From the noun asesor, Spanish has developed a few words: the verb asesorar ‘to advise’ and the its reflexive form asesorarse (con) ‘to get advise (from), get advised (by), consult (with)’, as well as the nouns asesoramiento ‘advice, advising’ and asesoría ‘consultancy; consultant’s office’.

Although Spanish has no cognate of Eng. assess, we must say that there is a rare Spanish verb asesar that is a false cognate (not a cognate). This verb is derived from the noun seso ‘brains, grey matter’ and, derived from it, ‘wisdom, prudence, discretion, sense, wit’, and its meaning is ‘to acquire good sense, brains, prudence, etc.’.[3]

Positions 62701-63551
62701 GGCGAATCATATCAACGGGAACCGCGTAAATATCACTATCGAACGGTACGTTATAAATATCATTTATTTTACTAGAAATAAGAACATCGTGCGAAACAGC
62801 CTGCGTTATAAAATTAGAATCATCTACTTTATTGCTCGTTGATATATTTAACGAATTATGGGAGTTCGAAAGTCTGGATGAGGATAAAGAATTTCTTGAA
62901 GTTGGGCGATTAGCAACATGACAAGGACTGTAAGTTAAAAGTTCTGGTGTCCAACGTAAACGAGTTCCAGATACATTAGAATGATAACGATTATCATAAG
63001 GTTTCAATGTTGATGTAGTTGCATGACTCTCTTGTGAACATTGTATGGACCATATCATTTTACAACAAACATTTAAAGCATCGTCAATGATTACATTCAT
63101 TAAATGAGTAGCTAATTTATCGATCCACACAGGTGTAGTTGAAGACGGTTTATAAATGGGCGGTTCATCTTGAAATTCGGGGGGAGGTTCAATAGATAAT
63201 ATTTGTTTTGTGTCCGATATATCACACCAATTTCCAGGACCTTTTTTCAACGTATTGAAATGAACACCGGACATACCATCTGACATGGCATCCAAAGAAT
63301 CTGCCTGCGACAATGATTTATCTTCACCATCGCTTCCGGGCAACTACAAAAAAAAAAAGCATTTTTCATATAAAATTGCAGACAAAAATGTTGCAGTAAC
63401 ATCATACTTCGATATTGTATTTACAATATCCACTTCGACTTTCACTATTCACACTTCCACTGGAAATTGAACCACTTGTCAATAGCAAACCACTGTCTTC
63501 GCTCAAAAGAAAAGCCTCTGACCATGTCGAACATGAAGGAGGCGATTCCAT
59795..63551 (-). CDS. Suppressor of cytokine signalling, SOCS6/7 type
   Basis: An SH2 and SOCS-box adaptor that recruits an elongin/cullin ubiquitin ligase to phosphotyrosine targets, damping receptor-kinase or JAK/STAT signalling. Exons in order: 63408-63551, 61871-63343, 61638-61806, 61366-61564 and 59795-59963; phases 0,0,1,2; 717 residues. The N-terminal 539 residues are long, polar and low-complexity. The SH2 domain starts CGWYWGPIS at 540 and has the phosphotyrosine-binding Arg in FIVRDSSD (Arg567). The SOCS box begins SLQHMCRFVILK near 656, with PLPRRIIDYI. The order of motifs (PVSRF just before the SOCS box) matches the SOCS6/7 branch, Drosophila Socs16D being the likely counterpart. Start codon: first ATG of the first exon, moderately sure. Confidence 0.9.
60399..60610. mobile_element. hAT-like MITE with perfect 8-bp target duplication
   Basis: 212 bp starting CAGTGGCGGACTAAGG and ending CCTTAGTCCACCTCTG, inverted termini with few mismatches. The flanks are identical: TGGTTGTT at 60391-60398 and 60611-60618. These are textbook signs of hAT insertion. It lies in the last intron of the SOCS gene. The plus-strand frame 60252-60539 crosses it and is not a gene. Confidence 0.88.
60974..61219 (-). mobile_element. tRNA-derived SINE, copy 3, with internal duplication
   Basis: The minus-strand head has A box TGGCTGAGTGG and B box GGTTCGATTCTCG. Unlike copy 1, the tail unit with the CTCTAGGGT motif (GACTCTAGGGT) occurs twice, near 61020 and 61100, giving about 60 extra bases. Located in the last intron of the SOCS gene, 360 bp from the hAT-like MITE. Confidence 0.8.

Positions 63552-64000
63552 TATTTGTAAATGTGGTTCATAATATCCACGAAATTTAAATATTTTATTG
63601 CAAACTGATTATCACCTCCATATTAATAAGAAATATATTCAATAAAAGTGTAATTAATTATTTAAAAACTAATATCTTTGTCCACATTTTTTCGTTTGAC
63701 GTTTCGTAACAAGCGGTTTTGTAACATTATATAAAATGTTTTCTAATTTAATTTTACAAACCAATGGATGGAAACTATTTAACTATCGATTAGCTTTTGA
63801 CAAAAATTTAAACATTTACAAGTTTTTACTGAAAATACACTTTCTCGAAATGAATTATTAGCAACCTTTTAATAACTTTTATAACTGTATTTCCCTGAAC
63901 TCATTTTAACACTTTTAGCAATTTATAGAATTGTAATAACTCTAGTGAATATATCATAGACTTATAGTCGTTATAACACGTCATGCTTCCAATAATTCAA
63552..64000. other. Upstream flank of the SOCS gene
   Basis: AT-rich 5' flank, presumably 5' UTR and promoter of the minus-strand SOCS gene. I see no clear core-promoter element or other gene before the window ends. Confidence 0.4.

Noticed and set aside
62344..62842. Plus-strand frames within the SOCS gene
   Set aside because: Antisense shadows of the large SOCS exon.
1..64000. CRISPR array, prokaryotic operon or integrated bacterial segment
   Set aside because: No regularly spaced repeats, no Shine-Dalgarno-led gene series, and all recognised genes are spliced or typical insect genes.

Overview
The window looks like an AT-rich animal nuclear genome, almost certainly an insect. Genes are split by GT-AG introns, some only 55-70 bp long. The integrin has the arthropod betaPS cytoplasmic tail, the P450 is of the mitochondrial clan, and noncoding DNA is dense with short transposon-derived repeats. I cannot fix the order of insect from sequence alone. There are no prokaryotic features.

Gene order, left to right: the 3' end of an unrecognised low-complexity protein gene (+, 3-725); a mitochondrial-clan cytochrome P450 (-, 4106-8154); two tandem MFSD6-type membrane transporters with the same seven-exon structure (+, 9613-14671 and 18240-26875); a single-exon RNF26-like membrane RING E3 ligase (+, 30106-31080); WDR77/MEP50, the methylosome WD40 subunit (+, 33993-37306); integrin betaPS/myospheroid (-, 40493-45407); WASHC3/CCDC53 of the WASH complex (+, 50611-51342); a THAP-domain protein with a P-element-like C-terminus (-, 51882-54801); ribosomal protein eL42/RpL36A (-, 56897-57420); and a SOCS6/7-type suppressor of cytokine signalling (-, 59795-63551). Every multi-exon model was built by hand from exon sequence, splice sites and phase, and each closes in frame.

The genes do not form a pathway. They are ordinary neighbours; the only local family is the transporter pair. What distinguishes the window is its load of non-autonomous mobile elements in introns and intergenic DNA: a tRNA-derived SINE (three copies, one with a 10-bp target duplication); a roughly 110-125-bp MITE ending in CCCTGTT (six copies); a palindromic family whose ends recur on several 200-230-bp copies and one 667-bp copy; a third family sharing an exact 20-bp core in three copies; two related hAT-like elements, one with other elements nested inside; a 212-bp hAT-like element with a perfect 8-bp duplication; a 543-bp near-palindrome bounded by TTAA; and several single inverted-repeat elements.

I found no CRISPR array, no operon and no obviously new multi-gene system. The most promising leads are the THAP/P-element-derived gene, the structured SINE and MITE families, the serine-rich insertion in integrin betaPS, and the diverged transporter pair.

From the verb asses, English has derived the verb reassess by means of the Latinate suffix re‑ ‘back, again’. This verb translates into Spanish as volver a evaluar or reevaluar, volver a tasar or tasar de nuevo, as well as replantearse when referring to a situation or policy.

From the stem assĭd‑ of the verb assĭdēre, Latin formed the adjective assĭdŭus (fem. assĭdŭa) ‘constant, regular’ and ‘unremitting, incessant’ by means of the suffix ‑ŭ‑ that created first-second conjugation adjectives (masc. ‑ŭ-us, fem. ‑ŭ-a, neut. ŭ‑um).  This suffix can be traced back to the Proto-Indo-European perfect active participle *‑wós (fem. *‑wéh₂). Both the English and Spanish reflexes of this adjective are learned ones. Sp. asiduo is first attested in the mid-15th century and Eng. assiduous in the 16th century. As in many other such Latin borrowings of adjectives in ‑ŭ-us, English added the ending ‑ous to the Latin word’s stem, an ending that is typically the reflex of the Latin first-second conjugation adjectival ending ‑ōs‑ (‑ōs‑us, ‑ōs‑a, ‑ōs‑um).[4]